If you’re suffering from chronic lower back pain and past your college years you may want your doctor to check for spinal stenosis. But if your doctor suggests spinal fusion surgery you may want to think twice.
So first of all, what is spinal stenosis? Basically it’s a narrowing of the spinal canal which can put pressure on the spinal cord and other spinal nerves. This happens most commonly in the cervical (neck) and lumbar (lower back) areas of the spine. Muscle weakness, numbness and lower back pain from lumbar spinal stenosis typically result.
Not everyone with spinal stenosis experiences back pain. That’s a very good thing since 1 in 5 adults have it by their 40th birthday. And nearly half of those who reach age 60 will have a narrowed spinal column. Yet that doesn’t stop doctors from making surgery an alarmingly common outcome of a spinal stenosis diagnosis.
For decades, the fastest growth in lumbar surgery has been among older patients with spinal stenosis. Now a new study published in the Journal of the American Medical Association has acknowledged that the number patients with spinal stenosis receiving the most complex spinal fusion surgeries has skyrocketed in recent years.
When it comes to spinal stenosis surgery, the study found there were three basic categories of back surgery used (in order from least to most invasive):
* Decompression surgery – bone is cut away from where it is pressing on nerves in the spinal canal
* Simple fusion surgery – two vertebrae are permanently fused together using a bone graft and possibly plates and screws
* Complex fusion surgery – three or more vertebrae are fused together and/or the vertebrae are fused on both the front and back of the spine
Guess which type of surgery was used 15 TIMES more frequently in 2007 than it was in 2002? The same one with the highest average cost at over $80,000 per procedure – complex fusion surgery.
One might hope that the more complex surgery is used because it has better results. No dice. 13% of patients are back in the hospital within 30 days. One in five need lower back surgery again within 10 years. Worse yet, risk of major complications like stroke and risk of death within 30 days of surgery are both double that of decompression surgery.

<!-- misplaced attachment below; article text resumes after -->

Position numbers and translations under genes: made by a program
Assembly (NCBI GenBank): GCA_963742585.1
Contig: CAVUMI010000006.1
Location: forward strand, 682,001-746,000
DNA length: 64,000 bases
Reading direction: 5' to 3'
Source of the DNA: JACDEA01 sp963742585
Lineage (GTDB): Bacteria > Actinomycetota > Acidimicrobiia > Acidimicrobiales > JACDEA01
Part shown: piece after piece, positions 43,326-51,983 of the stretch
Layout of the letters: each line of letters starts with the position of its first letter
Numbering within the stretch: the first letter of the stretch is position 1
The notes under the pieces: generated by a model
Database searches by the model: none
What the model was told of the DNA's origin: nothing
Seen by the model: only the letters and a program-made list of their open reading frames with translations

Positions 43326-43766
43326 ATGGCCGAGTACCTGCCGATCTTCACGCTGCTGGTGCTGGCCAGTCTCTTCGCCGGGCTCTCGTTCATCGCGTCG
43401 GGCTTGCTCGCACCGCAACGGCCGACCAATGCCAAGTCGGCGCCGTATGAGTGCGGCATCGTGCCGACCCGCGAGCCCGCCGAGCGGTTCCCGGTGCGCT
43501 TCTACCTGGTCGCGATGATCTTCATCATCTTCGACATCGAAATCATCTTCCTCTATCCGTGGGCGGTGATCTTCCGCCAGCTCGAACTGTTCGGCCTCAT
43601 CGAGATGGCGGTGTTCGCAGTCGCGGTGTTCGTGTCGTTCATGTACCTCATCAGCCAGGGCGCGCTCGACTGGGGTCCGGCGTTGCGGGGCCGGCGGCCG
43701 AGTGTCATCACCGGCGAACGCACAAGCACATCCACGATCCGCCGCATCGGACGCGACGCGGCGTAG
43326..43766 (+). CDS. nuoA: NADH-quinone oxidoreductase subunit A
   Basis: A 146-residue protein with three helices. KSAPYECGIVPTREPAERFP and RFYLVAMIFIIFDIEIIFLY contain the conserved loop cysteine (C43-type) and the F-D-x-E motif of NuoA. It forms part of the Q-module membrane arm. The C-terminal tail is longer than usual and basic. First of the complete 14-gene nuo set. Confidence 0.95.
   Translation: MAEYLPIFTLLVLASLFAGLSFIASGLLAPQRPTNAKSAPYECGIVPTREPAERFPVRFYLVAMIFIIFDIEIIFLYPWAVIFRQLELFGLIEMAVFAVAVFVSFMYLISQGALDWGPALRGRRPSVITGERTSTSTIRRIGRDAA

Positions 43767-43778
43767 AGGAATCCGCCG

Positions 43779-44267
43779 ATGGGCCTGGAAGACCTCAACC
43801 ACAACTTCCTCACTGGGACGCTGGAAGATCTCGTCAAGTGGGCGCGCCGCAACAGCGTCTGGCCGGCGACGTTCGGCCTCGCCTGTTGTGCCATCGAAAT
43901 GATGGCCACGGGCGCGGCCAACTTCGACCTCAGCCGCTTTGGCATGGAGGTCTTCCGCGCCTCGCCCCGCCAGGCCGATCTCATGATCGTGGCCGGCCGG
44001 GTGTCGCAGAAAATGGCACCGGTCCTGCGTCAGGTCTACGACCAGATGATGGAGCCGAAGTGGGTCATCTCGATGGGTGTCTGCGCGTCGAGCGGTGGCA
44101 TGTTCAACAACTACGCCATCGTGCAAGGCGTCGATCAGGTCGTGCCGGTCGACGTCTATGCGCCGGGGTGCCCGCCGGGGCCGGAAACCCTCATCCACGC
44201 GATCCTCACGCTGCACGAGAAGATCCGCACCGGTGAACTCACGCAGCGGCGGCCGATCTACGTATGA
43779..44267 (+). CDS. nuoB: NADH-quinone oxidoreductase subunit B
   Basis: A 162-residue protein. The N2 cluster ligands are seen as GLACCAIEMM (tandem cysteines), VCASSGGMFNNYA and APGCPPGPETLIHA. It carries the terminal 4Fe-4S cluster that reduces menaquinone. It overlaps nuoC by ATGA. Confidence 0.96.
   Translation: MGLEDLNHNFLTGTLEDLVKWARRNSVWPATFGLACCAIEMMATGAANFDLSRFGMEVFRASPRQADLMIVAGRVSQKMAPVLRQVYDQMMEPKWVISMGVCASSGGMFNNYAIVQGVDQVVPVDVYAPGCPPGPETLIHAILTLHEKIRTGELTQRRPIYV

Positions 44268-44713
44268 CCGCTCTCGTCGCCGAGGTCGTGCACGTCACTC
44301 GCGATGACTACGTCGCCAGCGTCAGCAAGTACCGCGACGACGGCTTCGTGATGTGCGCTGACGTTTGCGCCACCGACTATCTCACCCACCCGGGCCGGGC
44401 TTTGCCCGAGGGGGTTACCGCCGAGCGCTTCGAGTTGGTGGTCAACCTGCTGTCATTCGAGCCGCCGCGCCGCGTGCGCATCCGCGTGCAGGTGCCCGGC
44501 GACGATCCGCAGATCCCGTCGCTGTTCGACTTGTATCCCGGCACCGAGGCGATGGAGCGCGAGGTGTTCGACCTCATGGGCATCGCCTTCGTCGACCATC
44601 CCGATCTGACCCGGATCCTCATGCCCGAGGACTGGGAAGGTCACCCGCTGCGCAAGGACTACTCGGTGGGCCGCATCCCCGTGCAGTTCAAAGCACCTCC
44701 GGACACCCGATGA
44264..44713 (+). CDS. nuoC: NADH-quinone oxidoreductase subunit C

And in spite of all the talk about improved surgical techniques and new surgical implant devices approved since the mid-90s, the number of successful outcomes has declined. A study at the University of Washington found fusion surgery patients between 1997-2000 were 40% more likely to undergo a reoperation within the first year than they were in the 1990-1993 period. Not exactly progress.
Here’s the bottom line. Spinal surgery – any spinal surgery – is extremely risky business and should be considered only as an absolute last resort. Fortunately it’s rarely your only option for ending pain caused by spinal stenosis.
Most cases of spinal stenosis are simply a result of growing older, with a number of conditions contributing to its development including a herniated disc, osteoporosis, calcification over growth, and scar tissue build up. That means natural treatments for these are often successful at relieving lower back pain and other spinal stenosis symptoms.
One of the first places to start with spinal stenosis is nutrition. Most people actually get enough calcium, but to be used properly, you also need to ensure you’re getting enough Vitamin D and magnesium which helps your body keep a proper balance of absorbed minerals. This will help with calcification overgrowth.
Scar tissue buildup is typically the result of chronic inflammation and excess fibrin. Your body eliminates both with proteolytic systemic enzymes. But since your body dramatically slows down the production of those by your mid-20s you should consider taking a supplement with them.
Herniated discs are usually caused by unequal stress. Correcting muscle imbalances will help your body return to a neutral state to relieve pressure on the disc. And how about painless decompression without surgery? You’ll love how you feel after using either an inversion table or the Nubax which offer the real benefits of decompression without going under the knife.
Finally, you should recognize that just because you may have spinal stenosis doesn’t mean the pain is actually originating from your spine. 75% of all pain is actually referred from miniature trigger points deep in your muscle tissue, sometimes far from the site of pain. If the above natural approaches don’t end your pain try using a trigger point self treatment system. Chances are, you’ll find pain relief without needing any type of surgery.